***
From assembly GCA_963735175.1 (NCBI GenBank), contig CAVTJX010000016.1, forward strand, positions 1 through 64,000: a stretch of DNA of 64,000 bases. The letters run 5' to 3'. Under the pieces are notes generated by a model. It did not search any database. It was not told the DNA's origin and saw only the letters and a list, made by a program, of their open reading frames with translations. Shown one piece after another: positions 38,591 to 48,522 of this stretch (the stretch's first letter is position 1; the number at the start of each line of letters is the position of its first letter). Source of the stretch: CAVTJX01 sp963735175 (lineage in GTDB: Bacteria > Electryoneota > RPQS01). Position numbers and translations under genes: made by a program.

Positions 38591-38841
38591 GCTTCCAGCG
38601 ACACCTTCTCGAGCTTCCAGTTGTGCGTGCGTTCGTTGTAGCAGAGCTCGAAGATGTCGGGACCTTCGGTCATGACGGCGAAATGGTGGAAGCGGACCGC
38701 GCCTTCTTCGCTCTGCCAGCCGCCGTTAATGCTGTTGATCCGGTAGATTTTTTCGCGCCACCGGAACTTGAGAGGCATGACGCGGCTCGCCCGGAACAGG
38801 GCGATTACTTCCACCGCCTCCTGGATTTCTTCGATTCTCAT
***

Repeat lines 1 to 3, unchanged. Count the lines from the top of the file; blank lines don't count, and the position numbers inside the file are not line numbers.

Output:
From assembly GCA_963735175.1 (NCBI GenBank), contig CAVTJX010000016.1, forward strand, positions 1 through 64,000: a stretch of DNA of 64,000 bases. The letters run 5' to 3'. Under the pieces are notes generated by a model. It did not search any database. It was not told the DNA's origin and saw only the letters and a list, made by a program, of their open reading frames with translations. Shown one piece after another: positions 38,591 to 48,522 of this stretch (the stretch's first letter is position 1; the number at the start of each line of letters is the position of its first letter). Source of the stretch: CAVTJX01 sp963735175 (lineage in GTDB: Bacteria > Electryoneota > RPQS01). Position numbers and translations under genes: made by a program.

Positions 38591-38841
38591 GCTTCCAGCG